Spanning his work with the displaced Marshallese inhabitants of the Bikini Atoll from 1946 through 1949, Mason tells the tale of the intrusion upon an indigenous island culture by the United States’ experimentation with atomic weaponry and its effects upon the native population. What became of this interaction were three movements of the Bikinian population. At first was a move from the Bikini Atoll to the Rogerik Atoll in 1946 as Bikini was seen as fitting by the U.S. Navy for the test detonations of two atomic bombs. Following Rogerik was a move to the U.S. Naval Base at Kwajalein and finally to the Kili Atoll in 1949. Hardship hit the Bikinians at Rogerik in the form of poor yields in agricultural staples and poisoned fish resulting in near starvation followed by a period of recuperation at Kwajalein which resulted in unrest at the severing of their indigenous lifestyle for employment at the naval base. Their final displacement to a new indigenous environment on Kili left the Bikinians splintered from civil strife kindled by the populace’s resentment of an acting paramount chief. Mason contends that the problems faced by the displaced Bikinians are the result of insensitivity on the part of the United States towards Marshallese culture and belief in U.S. superiority in decision-making. Interspersed with Mason’s overview of the initial movement to the Rogerik Atoll and later migration to Kili, he makes points where U.S. ignorance leads to the final civil strife between leader and general population. As well, options are outlined by Mason for the problem presented by the administration of the Kili Atoll in 1949 as the U.S. stands to leave the Bikinians to return to their original way of life after undercutting their beliefs for four years. Included also are Mason’s opinions on the ease of implementation of each of his solutions.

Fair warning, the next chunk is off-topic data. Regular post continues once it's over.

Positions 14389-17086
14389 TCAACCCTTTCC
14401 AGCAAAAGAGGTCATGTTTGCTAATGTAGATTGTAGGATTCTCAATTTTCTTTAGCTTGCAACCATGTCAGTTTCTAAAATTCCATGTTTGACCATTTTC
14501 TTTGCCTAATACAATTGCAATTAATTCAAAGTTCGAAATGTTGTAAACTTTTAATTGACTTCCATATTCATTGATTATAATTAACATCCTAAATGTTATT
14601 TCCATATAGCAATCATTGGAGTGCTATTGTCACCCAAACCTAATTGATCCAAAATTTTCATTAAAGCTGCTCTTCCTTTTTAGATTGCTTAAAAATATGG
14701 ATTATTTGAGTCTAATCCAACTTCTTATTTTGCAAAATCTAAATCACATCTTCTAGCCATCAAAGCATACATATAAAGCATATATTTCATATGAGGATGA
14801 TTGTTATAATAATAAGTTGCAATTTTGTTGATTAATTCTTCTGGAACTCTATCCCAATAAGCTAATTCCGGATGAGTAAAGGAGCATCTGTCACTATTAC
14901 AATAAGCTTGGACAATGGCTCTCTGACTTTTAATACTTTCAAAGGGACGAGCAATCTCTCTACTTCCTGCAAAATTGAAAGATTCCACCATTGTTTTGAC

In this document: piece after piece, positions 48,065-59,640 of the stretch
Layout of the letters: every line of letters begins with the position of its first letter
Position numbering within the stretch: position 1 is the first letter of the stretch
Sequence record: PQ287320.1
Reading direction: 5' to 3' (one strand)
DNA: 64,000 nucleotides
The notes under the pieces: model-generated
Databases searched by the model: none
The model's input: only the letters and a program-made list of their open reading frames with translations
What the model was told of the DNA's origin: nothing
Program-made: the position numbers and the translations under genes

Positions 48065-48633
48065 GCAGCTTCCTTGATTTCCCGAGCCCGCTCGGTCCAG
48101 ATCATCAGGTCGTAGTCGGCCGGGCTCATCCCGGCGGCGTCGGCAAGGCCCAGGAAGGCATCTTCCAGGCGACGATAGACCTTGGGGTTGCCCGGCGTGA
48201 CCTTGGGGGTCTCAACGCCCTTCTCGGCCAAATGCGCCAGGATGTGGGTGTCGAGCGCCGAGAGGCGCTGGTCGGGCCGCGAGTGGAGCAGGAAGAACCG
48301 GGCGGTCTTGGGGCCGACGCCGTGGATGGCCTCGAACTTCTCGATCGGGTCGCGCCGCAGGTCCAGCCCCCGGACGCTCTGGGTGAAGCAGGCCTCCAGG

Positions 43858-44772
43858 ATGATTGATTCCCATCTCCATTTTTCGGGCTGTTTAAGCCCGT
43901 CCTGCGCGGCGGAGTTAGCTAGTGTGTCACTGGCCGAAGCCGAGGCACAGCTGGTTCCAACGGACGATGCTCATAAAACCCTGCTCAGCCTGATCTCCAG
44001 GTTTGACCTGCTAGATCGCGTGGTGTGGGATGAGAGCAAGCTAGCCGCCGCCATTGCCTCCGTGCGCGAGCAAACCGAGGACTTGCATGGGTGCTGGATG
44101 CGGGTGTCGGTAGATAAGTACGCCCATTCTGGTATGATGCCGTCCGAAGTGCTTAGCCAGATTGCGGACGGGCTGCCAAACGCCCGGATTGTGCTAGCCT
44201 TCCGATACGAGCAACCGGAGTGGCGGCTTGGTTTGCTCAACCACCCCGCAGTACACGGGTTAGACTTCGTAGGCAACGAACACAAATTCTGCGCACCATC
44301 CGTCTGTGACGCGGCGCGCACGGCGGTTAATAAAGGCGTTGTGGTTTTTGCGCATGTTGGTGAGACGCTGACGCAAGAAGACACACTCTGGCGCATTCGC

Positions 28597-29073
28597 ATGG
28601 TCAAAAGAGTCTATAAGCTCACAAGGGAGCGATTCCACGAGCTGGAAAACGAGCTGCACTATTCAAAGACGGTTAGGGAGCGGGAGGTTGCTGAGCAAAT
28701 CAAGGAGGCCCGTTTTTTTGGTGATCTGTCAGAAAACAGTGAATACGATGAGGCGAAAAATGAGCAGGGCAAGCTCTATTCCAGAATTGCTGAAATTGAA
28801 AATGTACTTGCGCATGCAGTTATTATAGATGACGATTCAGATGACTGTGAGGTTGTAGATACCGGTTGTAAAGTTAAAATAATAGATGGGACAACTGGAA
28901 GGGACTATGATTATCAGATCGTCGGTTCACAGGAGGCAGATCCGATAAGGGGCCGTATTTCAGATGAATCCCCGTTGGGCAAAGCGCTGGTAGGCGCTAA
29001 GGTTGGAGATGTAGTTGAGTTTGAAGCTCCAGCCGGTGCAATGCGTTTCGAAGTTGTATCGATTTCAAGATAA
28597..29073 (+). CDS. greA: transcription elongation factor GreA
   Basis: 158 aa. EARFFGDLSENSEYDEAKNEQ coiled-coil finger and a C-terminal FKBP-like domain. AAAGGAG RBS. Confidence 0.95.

MATTHEW L. DIERKER Southern Illinois University of Carbondale (Dr. Jonathan Hill)

Rogers, Maria. A Successful Experiment in Adult Education. Human Organization. Vol. 9(2): 11-20